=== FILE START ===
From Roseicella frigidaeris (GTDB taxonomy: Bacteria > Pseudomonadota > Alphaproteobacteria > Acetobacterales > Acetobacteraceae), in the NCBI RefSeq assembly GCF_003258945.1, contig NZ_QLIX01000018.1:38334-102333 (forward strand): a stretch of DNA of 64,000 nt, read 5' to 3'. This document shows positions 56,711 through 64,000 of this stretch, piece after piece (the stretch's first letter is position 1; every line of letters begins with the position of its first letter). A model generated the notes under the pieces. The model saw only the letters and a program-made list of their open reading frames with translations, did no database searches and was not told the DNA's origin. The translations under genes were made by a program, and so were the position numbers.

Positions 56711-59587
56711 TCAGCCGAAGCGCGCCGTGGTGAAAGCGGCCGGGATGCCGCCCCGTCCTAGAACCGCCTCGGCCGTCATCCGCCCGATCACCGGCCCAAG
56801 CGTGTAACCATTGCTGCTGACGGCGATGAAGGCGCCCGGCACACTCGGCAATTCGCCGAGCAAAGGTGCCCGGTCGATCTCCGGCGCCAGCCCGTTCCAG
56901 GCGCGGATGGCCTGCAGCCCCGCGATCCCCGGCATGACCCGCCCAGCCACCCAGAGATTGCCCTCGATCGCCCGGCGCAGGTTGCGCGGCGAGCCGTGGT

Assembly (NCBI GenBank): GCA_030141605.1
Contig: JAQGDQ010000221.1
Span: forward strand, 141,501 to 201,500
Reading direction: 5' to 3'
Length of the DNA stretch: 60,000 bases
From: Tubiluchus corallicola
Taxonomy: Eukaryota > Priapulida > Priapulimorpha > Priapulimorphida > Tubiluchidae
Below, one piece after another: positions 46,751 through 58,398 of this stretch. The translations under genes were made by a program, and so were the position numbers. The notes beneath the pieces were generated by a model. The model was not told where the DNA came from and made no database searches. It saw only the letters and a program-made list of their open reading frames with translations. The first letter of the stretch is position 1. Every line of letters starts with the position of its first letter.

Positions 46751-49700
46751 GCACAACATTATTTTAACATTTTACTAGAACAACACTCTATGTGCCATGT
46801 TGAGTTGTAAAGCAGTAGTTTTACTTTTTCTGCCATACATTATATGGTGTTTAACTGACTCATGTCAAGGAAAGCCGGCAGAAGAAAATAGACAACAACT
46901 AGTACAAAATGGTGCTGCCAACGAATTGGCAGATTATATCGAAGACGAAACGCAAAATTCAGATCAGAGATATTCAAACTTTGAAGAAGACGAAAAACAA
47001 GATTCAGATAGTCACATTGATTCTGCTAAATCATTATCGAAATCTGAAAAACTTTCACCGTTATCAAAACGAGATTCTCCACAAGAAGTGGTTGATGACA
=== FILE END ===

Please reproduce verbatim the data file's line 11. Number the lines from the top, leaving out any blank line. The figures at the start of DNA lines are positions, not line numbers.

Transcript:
From: Tubiluchus corallicola